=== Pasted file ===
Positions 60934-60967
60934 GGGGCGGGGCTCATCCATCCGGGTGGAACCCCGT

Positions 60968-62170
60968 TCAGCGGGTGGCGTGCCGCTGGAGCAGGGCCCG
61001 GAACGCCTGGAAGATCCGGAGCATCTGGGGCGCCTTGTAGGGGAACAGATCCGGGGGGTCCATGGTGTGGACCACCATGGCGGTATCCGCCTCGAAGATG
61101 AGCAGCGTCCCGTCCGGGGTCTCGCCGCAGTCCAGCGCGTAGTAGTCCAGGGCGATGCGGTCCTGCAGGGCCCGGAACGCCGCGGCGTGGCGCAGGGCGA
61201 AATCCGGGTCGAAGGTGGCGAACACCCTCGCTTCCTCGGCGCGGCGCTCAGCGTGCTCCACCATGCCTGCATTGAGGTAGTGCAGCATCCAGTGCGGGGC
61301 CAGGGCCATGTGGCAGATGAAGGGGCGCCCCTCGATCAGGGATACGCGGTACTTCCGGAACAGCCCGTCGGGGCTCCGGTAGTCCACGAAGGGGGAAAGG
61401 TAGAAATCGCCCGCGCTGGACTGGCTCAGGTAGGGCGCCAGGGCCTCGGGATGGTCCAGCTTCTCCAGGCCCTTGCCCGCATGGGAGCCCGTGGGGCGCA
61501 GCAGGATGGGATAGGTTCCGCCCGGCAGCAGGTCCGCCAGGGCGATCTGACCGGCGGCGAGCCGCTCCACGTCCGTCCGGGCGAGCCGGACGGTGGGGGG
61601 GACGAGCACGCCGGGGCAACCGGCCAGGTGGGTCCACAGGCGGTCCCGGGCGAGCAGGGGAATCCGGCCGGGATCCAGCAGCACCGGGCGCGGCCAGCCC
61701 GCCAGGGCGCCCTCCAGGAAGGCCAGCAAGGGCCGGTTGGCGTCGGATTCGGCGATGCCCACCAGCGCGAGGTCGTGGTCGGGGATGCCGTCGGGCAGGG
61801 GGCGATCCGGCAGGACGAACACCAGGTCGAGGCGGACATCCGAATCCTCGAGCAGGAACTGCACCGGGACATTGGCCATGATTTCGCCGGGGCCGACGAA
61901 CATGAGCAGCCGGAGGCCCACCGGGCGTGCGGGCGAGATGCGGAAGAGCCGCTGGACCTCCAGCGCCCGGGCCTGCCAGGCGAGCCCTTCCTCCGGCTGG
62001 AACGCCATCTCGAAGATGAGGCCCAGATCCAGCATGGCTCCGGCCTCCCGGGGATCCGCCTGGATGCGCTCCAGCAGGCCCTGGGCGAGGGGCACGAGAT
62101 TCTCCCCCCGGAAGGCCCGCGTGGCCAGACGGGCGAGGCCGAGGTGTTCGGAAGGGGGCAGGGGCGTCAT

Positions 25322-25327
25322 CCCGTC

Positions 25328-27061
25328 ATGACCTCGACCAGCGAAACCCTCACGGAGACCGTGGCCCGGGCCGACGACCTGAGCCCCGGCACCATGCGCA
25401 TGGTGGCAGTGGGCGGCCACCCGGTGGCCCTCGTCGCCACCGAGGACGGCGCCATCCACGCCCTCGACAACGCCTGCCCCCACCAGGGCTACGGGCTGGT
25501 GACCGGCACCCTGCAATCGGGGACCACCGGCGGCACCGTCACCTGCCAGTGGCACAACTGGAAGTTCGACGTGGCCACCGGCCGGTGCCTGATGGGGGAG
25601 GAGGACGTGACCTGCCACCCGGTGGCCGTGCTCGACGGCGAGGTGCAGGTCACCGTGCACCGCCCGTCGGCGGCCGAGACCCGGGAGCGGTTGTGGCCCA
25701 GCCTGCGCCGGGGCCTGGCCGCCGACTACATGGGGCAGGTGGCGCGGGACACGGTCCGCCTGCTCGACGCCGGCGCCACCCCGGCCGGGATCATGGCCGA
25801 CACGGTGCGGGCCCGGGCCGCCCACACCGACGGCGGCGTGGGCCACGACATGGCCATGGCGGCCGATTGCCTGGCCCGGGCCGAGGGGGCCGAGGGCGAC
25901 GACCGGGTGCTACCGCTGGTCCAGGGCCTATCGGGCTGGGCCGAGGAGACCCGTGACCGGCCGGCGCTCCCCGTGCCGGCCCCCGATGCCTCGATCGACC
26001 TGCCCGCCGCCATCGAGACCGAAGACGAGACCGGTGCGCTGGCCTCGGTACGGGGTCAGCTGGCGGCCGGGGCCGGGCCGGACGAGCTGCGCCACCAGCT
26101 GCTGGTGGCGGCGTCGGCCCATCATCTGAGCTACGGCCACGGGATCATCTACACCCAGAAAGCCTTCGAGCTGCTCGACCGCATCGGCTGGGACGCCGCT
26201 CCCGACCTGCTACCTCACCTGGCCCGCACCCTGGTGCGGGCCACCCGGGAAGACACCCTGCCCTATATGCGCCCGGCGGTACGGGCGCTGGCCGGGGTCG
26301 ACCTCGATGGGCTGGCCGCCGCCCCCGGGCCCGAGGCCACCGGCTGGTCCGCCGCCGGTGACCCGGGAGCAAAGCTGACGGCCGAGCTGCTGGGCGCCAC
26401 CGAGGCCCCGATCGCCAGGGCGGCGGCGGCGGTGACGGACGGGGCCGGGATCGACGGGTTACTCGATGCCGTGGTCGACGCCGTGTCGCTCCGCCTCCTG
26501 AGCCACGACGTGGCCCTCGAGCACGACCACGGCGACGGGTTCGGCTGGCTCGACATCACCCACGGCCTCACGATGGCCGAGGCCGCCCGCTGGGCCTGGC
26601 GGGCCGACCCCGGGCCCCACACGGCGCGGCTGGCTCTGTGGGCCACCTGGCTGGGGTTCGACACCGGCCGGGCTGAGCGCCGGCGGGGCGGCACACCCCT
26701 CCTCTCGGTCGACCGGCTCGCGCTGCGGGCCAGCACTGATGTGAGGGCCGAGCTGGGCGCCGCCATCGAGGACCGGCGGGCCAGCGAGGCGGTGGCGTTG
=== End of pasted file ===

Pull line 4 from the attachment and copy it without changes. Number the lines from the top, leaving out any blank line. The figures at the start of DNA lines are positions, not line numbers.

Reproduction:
60968 TCAGCGGGTGGCGTGCCGCTGGAGCAGGGCCCG